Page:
Law in the Internet Society

Warrantless Searches of Smart Phones

-- By SpencerWan - 22 Oct 2011

Technological change has outstripped the current law's ability to protect citizens' rights. One important issue that remains unresolved by courts is whether law enforcement can search through the digital content of a smartphone. I am using the term "smartphone" to mean a cell phone that has increased technological capabilities such as email, software applications, and internet access. Imagine a situation where a man is arrested and his smartphone is confiscated. Under the existing law, the police can now search the phone and its digital content without a warrant. This can potentially include text messages, emails, bank account numbers and passwords, photos of loved ones, correspondence with lawyers or doctors, and contact information of family and friends. The amount of information we hold fundamentally private can now be found on a device that fits in our pocket. Technology has now put more private information on an individual than ever before.

An exception for a warrantless search is a search incident to arrest. Searches incident to arrest, however, are reasonable only for the purposes of removing dangerous items that threaten the arresting officer or preserving evidence. The Supreme Court has laid out the exception as applied to containers found on an individual in United States v. Robinson and United States v. Chadwick. In Robinson, the Court upheld a search of a cigarette packet found in the shirt pocket of an arrestee, saying that searches of containers at the time of arrest is valid. Later, the Chadwick Court narrows the container doctrine when it held that a locked footlocker found with the arrestee could not be searched without a warrant. The Court reasoned that the footlocker had a higher expectation of privacy and once the footlocker was in police control, there was no danger of officer harm or loss of evidence.

The court in United States v. Finley decided not to recognize the distinction between a cell phone carrying digital content and a physical container of evidence. Police had arrested Finley as part of a staged drug bust, and seized his phone during the arrest. When Finley was being questioned, the police looked through his phone and found incriminating evidence. The court did not recognize a distinction between a cell phone and a closed container, and therefore held that such searches of closed containers fall within the search incident to arrest exception. More recently, the court in People v. Diaz held that a cell phone seized during an arrest is an object immediately associated with a person, and thus it can be searched incident to arrest.

Modern smartphones are essentially small computers with phone capabilities. However, there exists a disparate treatment of the two because courts haven't recognized the distinction between smartphones and simple cell phones. Warrantless searches of cell phones have been for the most part upheld. Cases involving warrantless searches of computers are rare, and the few cases that do speak on the issue seem to suggest that searches of computers without warrants would not fall under the incident to arrest exception.

The court in State v. Washington, No. 47773-1-I, 2002 WL 104492 (Wash. Ct. App. Jan. 28, 2002), ruled that the search of a laptop contents found in the backpack of the arrestee was unconstitutional. Furthermore, in United States v. Urbina, No. 06-CR-336, 2007 WL 4895782, at *14 (E.D. Wis. Nov. 6, 2007), the court upheld a warrantless search of text messages on a cell phone taken incident to arrest, but added that "[i]f the evidence in a future case were to show that the warrantless search conducted by law enforcement was essentially equivalent to a search of a personal computer, without sufficient exigencies to justify such a search, the court's reaction may be different, because of the substantial invasion of privacy." The heightened expectation of privacy on a computer and smartphone garners a heightened privacy protection. When the exception was crafted, it made sense to temper the Fourth Amendment protection during arrests because it was a reasonable search. The smartphone breaks down that reasoning because unfettered access to a smartphone is access to essentially everything private in a person's life.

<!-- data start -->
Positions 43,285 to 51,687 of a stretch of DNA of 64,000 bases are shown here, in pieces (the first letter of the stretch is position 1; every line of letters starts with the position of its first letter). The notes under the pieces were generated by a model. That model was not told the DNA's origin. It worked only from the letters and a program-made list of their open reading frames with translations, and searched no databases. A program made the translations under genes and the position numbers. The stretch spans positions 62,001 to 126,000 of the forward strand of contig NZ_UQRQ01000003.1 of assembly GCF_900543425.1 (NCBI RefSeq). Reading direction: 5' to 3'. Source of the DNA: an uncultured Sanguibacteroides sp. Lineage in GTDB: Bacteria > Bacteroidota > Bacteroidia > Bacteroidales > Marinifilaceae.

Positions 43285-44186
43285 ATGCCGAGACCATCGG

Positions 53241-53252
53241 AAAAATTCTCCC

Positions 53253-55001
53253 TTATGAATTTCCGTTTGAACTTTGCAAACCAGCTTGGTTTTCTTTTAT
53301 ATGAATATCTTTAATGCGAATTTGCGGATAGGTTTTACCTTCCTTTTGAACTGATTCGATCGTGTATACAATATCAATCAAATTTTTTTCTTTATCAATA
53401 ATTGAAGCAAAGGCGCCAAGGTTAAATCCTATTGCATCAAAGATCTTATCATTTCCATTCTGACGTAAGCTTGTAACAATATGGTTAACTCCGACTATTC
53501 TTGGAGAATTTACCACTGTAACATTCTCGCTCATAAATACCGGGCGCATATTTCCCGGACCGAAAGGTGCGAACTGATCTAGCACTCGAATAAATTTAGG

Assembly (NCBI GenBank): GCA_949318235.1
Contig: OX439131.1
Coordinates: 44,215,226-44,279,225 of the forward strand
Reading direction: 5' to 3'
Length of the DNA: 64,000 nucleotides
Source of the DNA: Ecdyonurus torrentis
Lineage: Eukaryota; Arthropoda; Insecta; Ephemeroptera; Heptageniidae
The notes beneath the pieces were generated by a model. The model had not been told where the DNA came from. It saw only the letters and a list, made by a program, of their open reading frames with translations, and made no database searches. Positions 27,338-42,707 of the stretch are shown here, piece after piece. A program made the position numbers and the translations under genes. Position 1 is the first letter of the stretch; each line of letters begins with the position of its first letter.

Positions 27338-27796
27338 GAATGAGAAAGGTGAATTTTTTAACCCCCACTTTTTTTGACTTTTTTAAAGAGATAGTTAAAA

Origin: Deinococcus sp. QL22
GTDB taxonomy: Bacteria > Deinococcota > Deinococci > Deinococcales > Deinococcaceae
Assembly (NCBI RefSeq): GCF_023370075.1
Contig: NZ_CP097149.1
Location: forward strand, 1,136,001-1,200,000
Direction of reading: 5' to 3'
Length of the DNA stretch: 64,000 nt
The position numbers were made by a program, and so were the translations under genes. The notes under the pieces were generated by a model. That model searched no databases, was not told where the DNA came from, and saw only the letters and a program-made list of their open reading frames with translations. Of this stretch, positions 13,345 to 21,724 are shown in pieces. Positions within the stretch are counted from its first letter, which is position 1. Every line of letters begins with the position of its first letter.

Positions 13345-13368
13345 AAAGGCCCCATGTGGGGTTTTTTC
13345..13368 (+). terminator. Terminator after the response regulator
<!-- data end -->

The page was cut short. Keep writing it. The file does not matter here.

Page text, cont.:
After the aforementioned Diaz case was decided, California legislature unanimously passed a bill that would require law enforcement to obtain a warrant before searching the contents of a cell phone taken from a person under arrest. The bill would have effectively overruled the Diaz decision, and declare that searches of cell phones do not fall within the search incident to arrest exception.

Unfortunately, Governor Jerry Brown vetoed the bill saying, "The courts are better suited to resolve the complex and case-specific issues relating to constitutional search-and-seizure protections.” Courts have always been a step behind technology. Legislature hasn't always gotten it correct either as seen in spectrum allocation when radio was invented and television emerged. However, the bill in this case was correct to protect the privacy rights of individuals. Jerry Brown seems to have been swayed by the generous donors to his election campaign, supporters who will be crucial for his re-election. The Diaz court gave him an out, and he gladly took it, along with the privacy rights of his citizens.


How does encryption affect search and seizure of computers or smartphones? Can the police require you to unlock your phones for the exigent circumstances warrantless search? If the analogy is to a physical container, don't the rules change if that container is locked?

-- AaronChan - 30 Oct 2011


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r8 - 04 Sep 2012 - 22:02:18 - IanSullivan
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